Krantz, G.W. ( 2009) A new genus of the family Macrochelidae (Acari: Mesostigmata) based on Macrocheles mycotrupetes Krantz & Mellott and M. peltotrupetes K. & M., phoretic associates of geotrupine beetles (Coleoptera: Geotrupidae) in southeastern USA. International Journal of Acarology , 35, 47–51. Google Scholar


Lewis, J.J., Whitaker, Jr., J.O. & Krantz, G.W. ( 2010) A biological reconnaissance of the invertebrate fauna of twelve Tennessee caves, with notes on the guanophilic mites of the genus Macrocheles. Journal of Tennessee Academy of Science, 85 (3–4), 53–61. Google Scholar


Krantz, G.W. & Moser, J.C. ( 2012) A new genus and species of Macrochelidae (Acari: Mesostigmata) associated with the Texas leafcutting ant, Atta texana (Buckley) in Louisiana, USA. International Journal of Acarology , 38, 576–582. Google Scholar


Krantz, G.W. (2018) Allogynaspis flechtmanni, a new genus and species of the subfamily Macrochelinae (Acari: Mesostigmata: Macrochelidae) from southeastern Brazil, with comments on cheliceral dentition, reproductive strategies, and postepigynal platelets. Zootaxa, 4455(1), 150–160. Google Scholar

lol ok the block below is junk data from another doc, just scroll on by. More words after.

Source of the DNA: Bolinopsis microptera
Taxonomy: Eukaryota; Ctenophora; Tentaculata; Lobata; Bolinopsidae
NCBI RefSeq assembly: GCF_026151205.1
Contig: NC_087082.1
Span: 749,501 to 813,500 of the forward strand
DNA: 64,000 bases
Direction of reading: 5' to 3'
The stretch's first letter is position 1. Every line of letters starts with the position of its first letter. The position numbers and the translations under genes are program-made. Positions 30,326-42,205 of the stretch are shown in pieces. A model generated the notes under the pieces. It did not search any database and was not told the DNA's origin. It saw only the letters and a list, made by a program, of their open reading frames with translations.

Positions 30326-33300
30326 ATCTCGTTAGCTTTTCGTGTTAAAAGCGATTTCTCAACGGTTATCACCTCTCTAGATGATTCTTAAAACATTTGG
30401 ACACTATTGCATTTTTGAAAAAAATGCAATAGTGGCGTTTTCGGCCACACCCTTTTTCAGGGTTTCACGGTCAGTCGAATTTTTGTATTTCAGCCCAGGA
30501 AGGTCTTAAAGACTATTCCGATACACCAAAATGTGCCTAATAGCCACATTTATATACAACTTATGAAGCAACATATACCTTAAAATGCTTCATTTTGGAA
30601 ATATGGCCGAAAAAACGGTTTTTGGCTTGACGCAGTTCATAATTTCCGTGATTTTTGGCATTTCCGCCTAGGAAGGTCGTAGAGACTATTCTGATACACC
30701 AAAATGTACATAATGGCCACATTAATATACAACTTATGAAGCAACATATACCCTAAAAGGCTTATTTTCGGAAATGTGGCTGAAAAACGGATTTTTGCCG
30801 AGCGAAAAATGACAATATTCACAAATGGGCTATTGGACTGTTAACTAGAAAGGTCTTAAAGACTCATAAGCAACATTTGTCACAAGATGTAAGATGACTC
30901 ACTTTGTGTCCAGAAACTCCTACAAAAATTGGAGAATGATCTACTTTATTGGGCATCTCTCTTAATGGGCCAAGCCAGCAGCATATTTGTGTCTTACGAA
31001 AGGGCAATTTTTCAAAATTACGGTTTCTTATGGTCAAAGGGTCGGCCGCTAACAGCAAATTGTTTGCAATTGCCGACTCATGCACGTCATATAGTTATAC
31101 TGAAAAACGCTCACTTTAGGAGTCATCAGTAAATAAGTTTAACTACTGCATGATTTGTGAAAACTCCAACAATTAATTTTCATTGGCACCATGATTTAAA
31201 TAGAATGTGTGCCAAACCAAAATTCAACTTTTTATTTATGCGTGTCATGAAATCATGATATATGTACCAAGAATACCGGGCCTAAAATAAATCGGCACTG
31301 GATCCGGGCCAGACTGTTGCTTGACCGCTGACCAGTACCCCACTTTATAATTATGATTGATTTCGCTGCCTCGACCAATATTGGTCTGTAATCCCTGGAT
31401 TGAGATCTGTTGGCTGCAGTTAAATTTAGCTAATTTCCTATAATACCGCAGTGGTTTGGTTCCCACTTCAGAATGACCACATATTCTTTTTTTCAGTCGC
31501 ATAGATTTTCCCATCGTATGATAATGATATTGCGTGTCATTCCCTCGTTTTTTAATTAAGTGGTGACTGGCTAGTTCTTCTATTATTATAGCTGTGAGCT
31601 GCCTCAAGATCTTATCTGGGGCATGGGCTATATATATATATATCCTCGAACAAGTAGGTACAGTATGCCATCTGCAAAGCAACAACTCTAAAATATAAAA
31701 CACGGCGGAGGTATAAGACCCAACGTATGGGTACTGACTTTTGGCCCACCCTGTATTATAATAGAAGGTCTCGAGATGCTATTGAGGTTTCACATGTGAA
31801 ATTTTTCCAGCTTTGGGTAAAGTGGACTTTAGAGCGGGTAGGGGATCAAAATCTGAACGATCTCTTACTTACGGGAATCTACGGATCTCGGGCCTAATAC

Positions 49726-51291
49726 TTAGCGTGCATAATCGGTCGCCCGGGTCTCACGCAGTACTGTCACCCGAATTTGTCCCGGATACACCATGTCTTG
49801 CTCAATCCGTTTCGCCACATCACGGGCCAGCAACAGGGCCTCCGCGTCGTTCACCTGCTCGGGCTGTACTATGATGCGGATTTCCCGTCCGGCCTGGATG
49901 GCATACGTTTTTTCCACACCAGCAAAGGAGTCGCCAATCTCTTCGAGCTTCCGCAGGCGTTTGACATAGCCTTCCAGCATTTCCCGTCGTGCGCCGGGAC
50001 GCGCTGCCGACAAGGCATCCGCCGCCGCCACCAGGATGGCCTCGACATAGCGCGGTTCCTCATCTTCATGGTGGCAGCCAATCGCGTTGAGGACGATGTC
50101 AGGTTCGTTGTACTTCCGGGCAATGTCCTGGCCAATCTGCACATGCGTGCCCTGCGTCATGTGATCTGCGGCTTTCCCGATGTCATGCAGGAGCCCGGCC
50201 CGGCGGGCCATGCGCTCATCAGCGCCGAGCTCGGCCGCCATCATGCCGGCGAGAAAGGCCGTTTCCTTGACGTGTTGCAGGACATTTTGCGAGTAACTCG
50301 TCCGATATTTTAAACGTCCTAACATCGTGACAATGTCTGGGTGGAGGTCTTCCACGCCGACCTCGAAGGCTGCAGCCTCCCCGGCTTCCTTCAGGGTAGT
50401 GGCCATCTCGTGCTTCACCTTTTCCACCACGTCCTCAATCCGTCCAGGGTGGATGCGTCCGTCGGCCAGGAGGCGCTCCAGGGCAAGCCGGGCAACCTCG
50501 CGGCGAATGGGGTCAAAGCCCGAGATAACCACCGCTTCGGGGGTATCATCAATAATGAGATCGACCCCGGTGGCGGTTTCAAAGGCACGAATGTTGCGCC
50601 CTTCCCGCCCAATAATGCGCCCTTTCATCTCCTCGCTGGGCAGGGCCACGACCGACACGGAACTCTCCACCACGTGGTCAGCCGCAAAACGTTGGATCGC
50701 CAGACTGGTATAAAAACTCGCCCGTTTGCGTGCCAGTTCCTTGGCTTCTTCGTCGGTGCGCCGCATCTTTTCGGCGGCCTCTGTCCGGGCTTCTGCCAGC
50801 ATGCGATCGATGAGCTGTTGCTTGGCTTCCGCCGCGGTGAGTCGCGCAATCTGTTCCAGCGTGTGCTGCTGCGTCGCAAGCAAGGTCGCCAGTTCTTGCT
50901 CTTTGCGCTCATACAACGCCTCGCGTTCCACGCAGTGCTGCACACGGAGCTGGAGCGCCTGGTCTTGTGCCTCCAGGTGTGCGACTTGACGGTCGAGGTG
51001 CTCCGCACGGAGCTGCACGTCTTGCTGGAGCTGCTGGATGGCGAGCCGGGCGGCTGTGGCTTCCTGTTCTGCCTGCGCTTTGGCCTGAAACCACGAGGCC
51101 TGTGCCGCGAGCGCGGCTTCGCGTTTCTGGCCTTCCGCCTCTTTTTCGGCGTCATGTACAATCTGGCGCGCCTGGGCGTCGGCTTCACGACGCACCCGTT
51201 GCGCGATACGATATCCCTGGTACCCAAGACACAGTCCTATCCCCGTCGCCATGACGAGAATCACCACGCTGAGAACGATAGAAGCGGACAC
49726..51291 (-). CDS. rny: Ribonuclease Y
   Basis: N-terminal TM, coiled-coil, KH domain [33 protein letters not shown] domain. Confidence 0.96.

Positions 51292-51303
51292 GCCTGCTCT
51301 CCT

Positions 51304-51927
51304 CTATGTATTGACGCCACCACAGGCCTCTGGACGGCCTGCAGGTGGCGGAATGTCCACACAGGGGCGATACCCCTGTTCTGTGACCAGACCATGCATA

Krantz, G.W. & Ainscough, B.D. ( 1960) Caminella peraphora, anew genus and species of mite from Oregon (Acarina: Trachytidae). Annals of the Entomological Society of America , 53, 27–34. Google Scholar


Compton, G.L. & Krantz, G.W. ( 1978) Mating behavior and morphological specialization in the uropodine mite, Caminella peraphora. Science , 200, 1300–1301. Google Scholar


Poinar, G.O., Jr ., Pike, E.M. & Krantz, G.W. ( 1993). Animal–animal parasitism. Nature , 361, 307–308. Google Scholar


Royce, L. & Krantz, G. ( 1989) Observations on pollen processing by Pneumolaelaps longanalis (Acari: Laelapidae), a mite associate of bumblebees. Experimental & Applied Acarology , 7 161–165. Google Scholar


Krantz, G.W. ( 1998) A new genus and two new species of hypoaspidine mites (Acari: Laelapidae) associated with Old World carpenter bees of the tribe Xylocopini (Hymenoptera:Apidae: Xylocopa). International Journal of Acarology , 24, 291–300. Google Scholar


Royce, L.A. & Krantz, G.W. ( 2003) A new genus and species of hypoaspidine mite (Acari: Laelapidae) associated with a night–flying xylocopinine carpenter bee (Hymenoptera: Apidae: Xylocopa) in Thailand. International Journal of Acarology , 29, 107–111. Google Scholar


Krantz, G.W. & Baker, G.T. ( 1982) Observations on the plastron mechanism of Hydrozetes sp. (Acari: Oribatida: Hydrozetidae). Acarologia , 23, 273–277. Google Scholar


Krantz, G.W. ( 1974) Phaulodinychus mitis (Leonardi 1899) (Acari: Uropodidae), an intertidal mite exhibiting plastron respiration. Acarologia , 16, 11–20. Google Scholar


Radovsky, F.J., Krantz, G.W. & Whitaker, Jr., J.O. ( 1997) A remarkable example of predation in the parasitic mite family Macronyssidae. International Journal of Acarology , 23, 3–6. Google Scholar


Radovsky, F.J. & Krantz, G.W. ( 1998) A new genus and species of predaceous mite in the parasitic family Macronyssidae (Acari: Mesostigmata). Journal of Medical Entomology , 35, 527–537. Google Scholar